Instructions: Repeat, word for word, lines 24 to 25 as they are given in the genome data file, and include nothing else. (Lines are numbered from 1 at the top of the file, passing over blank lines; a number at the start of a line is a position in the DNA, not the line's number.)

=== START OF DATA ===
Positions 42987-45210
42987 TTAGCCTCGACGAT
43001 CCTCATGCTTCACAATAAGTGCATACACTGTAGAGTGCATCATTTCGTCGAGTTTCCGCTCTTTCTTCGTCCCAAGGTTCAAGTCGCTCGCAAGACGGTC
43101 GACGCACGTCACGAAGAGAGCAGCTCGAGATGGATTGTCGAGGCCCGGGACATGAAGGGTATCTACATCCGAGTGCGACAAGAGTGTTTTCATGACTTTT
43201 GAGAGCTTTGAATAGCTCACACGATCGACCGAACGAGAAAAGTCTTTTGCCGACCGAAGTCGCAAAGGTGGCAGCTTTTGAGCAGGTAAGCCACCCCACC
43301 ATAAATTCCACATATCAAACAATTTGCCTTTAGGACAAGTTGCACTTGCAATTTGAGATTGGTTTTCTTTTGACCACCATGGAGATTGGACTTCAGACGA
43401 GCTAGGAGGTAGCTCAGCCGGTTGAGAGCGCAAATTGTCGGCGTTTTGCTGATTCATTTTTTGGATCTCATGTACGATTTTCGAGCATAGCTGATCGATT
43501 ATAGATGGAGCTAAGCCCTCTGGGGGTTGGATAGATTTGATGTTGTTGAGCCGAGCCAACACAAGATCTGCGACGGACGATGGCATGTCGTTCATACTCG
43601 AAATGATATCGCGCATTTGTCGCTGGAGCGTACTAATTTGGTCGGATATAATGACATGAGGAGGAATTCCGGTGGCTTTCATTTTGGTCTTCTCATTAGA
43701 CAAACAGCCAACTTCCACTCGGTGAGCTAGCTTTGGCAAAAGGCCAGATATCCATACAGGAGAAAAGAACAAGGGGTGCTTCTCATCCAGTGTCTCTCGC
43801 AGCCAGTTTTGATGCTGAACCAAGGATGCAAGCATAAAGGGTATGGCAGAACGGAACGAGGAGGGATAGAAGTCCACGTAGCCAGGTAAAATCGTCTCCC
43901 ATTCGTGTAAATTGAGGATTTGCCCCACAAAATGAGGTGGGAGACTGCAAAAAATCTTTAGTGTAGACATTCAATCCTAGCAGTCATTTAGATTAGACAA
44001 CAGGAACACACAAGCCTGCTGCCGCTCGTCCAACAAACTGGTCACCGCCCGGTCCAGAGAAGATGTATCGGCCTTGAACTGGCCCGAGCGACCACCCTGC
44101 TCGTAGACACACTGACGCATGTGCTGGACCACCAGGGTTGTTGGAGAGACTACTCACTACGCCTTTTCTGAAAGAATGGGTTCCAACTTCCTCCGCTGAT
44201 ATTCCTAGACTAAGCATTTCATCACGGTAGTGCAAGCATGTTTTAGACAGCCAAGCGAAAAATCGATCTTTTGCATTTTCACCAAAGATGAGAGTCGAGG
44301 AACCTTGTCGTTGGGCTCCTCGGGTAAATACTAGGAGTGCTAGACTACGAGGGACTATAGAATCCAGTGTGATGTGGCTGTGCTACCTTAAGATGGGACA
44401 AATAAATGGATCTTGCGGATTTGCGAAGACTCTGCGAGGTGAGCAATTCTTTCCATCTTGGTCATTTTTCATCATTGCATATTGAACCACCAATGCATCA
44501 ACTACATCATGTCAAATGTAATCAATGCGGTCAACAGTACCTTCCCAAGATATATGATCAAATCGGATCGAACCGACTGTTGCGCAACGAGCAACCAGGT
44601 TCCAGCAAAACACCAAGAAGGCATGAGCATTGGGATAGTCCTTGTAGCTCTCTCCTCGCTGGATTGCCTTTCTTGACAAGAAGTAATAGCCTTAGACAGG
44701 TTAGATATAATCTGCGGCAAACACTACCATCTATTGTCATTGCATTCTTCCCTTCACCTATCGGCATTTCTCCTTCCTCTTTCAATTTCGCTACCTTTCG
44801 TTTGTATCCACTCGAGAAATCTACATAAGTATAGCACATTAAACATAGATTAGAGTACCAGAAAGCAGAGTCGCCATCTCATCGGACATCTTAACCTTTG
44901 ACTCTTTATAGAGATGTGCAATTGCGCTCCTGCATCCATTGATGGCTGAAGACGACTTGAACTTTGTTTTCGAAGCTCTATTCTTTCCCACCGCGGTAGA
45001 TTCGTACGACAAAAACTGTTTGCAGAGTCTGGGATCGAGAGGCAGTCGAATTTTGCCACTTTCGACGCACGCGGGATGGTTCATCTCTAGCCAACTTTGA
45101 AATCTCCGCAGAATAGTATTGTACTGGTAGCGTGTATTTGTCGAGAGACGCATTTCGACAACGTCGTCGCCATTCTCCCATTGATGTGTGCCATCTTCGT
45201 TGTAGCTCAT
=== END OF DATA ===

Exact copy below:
45101 AATCTCCGCAGAATAGTATTGTACTGGTAGCGTGTATTTGTCGAGAGACGCATTTCGACAACGTCGTCGCCATTCTCCCATTGATGTGTGCCATCTTCGT
45201 TGTAGCTCAT